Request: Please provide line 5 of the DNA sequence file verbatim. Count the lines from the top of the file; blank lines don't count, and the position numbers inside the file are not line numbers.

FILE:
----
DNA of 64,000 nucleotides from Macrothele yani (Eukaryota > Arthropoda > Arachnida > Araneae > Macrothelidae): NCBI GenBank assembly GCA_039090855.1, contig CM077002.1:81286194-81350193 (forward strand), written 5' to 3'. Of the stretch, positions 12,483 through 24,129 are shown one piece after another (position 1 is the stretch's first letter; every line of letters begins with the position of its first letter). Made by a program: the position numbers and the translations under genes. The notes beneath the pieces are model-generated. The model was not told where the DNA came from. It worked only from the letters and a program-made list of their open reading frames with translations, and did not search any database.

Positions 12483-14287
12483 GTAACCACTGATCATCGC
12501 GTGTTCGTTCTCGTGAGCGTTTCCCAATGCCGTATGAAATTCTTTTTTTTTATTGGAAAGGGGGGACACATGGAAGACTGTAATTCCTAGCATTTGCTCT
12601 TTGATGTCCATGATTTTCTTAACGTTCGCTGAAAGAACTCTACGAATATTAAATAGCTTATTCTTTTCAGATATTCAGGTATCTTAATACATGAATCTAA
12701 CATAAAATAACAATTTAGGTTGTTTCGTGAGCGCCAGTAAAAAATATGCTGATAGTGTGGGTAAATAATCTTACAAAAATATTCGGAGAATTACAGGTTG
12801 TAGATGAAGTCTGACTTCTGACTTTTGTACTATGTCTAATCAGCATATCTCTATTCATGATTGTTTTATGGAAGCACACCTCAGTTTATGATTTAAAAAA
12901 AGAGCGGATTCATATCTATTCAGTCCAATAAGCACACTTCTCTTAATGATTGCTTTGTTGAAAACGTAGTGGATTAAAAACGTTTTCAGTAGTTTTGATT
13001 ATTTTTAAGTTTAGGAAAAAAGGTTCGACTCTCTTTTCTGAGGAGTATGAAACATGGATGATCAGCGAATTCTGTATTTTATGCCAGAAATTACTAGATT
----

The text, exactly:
12601 TTGATGTCCATGATTTTCTTAACGTTCGCTGAAAGAACTCTACGAATATTAAATAGCTTATTCTTTTCAGATATTCAGGTATCTTAATACATGAATCTAA